Legislative Redistricting Reshuffles Decks for Education
During her 18 years in the Illinois House, Rep. Helen F. Satterthwaite has earned a reputation as a friend of education. But the Urbana Democrat, who has served on education committees throughout her tenure, may be in the race of her career.
As a result of a redrawn legislative map, Ms. Satterthwaite is pitted next week against another incumbent, Rep. Timothy V. Johnson, a Republican.
For the past decade, Ms. Satterthwaite has represented the cities of Urbana and Champaign, which are home to the University of Illinois. In the new district that was carved out by a Republican-majority commission, though, she has been left with only about 30 percent urban area in a region otherwise considered Republican turf.
The scenario is similar in districts across the country that have been redrawn on the basis of population shifts and partisan tinkering. Incumbents are squaring off, or have decided to step aside rather than seek the votes of an unfamiliar constituency. In some cases, they have already been defeated in primaries.
Next week, redistricting of the legislatures based on the 1990 Census will manifest itself in most states for the first time.
The outcome, according to experts, could prove pivotal to public education. The consequences are expected to be significant especially in states where the political balance is likely to shift and where school-funding formulas are at the top of the legislative agenda.
"The possibility of change in the educational arena is substantial,'' said Benjamin L. Ginsberg, the general counsel to the Republican National Committee.
Many political analysts believe that redistricting will radically change the face of state legislatures, if not in the 1992 election, then by the end of the decade.
Most importantly, the changes will bring an increase in the number of legislative seats representing suburban areas, at the expense of cities. In addition, the ranks of lawmakers who are members of minority groups are expected to swell.
How the changes will play out politically, however, remains to be seen. Some analysts think the Democrats' hold on the legislatures--they now control both chambers in 29 states, compared with only six for the Republicans--could be in jeopardy over the long run.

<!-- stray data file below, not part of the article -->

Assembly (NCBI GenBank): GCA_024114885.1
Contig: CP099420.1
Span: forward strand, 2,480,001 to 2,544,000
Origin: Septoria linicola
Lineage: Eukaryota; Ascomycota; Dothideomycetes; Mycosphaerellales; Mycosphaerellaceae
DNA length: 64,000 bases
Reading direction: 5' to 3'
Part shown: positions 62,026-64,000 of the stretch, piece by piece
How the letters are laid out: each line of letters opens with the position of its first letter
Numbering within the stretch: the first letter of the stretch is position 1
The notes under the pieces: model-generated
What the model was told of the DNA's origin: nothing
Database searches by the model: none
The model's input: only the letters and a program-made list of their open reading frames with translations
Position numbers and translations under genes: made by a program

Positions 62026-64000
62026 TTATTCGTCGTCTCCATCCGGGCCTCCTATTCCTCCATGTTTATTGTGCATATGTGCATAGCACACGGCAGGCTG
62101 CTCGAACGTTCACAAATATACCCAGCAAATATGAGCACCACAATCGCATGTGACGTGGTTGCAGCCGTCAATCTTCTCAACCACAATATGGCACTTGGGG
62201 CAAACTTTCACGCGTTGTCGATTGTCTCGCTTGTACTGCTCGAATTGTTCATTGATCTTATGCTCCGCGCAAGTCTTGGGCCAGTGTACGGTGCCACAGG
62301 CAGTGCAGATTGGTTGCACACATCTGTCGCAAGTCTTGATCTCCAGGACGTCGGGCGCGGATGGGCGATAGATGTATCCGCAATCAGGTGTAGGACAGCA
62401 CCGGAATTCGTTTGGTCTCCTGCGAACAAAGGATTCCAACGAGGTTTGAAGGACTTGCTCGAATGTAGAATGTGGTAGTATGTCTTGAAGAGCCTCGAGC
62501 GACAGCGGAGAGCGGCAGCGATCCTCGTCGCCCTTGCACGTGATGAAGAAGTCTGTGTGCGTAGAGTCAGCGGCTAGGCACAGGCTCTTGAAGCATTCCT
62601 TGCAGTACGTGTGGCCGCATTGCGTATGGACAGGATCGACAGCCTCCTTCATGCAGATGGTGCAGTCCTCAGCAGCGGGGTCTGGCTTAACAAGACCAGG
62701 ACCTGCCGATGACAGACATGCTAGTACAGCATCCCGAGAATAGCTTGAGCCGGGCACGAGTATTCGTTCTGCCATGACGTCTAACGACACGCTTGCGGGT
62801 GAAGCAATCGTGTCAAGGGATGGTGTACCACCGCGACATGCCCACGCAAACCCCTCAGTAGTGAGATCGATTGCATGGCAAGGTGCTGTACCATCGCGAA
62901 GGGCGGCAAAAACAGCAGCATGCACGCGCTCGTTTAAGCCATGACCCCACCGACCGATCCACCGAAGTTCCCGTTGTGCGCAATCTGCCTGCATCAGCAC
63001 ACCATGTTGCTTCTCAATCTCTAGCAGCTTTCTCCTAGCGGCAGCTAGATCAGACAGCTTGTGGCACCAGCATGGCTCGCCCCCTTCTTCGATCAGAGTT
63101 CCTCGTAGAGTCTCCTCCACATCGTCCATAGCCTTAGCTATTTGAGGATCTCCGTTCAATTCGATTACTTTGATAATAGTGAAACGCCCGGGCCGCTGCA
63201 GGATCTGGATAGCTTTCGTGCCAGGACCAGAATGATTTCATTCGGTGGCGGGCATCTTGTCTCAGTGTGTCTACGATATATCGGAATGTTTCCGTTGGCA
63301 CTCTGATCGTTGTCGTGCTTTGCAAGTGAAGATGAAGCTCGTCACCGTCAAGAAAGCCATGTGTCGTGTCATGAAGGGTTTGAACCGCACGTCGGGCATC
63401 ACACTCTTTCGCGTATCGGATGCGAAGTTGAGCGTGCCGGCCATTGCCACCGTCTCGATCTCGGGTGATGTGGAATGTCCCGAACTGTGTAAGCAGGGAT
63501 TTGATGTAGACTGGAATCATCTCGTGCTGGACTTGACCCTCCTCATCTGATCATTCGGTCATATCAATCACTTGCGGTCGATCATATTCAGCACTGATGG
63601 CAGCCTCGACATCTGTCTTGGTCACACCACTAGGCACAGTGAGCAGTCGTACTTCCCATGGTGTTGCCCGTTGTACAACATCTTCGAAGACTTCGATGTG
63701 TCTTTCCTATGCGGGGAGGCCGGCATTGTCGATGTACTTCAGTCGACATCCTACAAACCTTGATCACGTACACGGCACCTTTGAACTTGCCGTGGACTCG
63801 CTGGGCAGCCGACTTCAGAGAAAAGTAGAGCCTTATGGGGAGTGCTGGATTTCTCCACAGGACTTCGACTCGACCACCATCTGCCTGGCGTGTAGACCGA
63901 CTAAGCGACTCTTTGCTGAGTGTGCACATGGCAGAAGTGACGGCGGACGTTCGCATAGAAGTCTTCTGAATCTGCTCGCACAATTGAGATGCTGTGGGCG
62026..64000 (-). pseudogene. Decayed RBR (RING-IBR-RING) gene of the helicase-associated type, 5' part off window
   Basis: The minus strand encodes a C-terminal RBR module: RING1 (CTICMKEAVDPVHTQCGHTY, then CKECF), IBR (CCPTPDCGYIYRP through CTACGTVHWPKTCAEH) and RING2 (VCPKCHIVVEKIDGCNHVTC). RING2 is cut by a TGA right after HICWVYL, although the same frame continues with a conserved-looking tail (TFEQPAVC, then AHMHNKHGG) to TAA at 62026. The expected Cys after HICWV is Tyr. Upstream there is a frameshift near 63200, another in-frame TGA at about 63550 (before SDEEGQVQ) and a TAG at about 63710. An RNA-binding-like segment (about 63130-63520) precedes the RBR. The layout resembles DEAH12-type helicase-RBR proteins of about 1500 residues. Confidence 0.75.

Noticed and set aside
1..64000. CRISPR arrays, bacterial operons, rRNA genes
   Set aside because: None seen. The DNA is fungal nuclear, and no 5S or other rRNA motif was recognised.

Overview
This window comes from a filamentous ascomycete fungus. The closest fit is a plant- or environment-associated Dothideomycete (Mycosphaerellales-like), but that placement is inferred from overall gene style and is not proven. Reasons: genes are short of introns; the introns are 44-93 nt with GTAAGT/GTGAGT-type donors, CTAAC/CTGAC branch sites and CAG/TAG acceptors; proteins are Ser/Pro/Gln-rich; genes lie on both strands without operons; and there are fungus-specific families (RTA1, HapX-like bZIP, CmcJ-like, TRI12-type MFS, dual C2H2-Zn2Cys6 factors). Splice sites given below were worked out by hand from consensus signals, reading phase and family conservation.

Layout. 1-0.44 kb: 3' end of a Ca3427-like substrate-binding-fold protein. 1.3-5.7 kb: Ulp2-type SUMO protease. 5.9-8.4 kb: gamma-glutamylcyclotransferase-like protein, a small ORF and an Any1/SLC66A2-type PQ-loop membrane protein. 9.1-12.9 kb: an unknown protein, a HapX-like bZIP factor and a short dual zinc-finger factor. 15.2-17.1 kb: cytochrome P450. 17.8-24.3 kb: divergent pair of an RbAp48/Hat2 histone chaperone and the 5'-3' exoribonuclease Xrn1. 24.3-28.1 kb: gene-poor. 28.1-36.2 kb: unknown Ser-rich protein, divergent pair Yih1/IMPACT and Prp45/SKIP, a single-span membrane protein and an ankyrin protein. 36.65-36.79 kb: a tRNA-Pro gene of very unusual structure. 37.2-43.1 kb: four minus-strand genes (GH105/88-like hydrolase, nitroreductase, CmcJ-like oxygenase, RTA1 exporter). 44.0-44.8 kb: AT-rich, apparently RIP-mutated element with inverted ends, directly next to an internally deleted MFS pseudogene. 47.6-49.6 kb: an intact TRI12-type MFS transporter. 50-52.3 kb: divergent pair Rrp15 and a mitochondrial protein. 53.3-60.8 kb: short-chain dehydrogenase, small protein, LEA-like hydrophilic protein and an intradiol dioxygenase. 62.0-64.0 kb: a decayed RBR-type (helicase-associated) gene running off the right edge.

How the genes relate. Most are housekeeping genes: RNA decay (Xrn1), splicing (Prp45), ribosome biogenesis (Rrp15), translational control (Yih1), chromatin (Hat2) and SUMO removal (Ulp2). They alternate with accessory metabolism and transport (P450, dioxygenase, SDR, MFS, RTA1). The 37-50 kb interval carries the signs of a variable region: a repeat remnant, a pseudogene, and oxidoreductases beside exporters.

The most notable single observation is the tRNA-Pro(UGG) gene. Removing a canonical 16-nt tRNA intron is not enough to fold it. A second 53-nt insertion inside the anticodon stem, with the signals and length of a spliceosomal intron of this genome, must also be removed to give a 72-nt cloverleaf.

State legislatures are going to be "much more conservative and Republican because of this round of state redistricting,'' said Kim Brace, the president of Election Data Services, a political-consulting firm specializing in reapportionment, redistricting, and the Census.
Others are more cautious. "It's very difficult to generalize and say that one party is tremendously helped by redistricting,'' said Richard G. Niemi, a professor of political science at the University of Rochester.
A Shifting Population
The current transfer of legislative seats represents a second stage in the shifts brought about by the U.S. Supreme Court's "one person, one vote'' rulings of the 1960's.
In the early years after the Court's rulings, the mandate that lawmakers be divided equally among the populace enabled urban areas to gain representation, at the expense of rural areas' traditional grip on the legislatures.
With growth concentrated in the suburbs during the past two decades, however, the new political configurations are supposed to mirror the population by moving seats from the cities to the suburbs, where nearly half of all Americans now reside.
"The wealthy areas are suburban areas and where real growth in legislatures and voting power is taking place,'' said John Myers, the education-program director at the National Conference of State Legislatures.
The effects of the shifts could be serious for low-wealth school districts seeking to reduce disparities in funding, Mr. Myers observed. "That will make it harder to pass school-finance-equity issues,'' he said.
The population shift alone does not account for what is being viewed as a tilt toward the G.O.P. Political analysts note that disputed maps often wound up in the courts, where federal judges appointed by the Reagan and Bush administrations approved redistricting plans favorable to Republican candidates.
Less Money in Texas?
In Texas, for example, a Senate map drawn by a federal judge superseded one submitted by the Democrat-majority legislature. Observers say the judicial map will enable the G.O.P. to pick up three to four seats.
Although that would not be enough to give Republicans control of the Senate, it could enable them to block action in the chamber, which requires a two-thirds vote on a number of issues.
"In Texas, that normally means less money for public education,'' said Craig Foster, the executive director of the Equity Center, a coalition of poor school districts.
"If they gain two seats, it may have an impact in how we do our rules,'' said Richard Hamner, the legislative director for Sen. Gonzalo Barrientos, a Democrat who sits on the education committee. "From that standpoint, it would give a more conservative bias to the Senate.''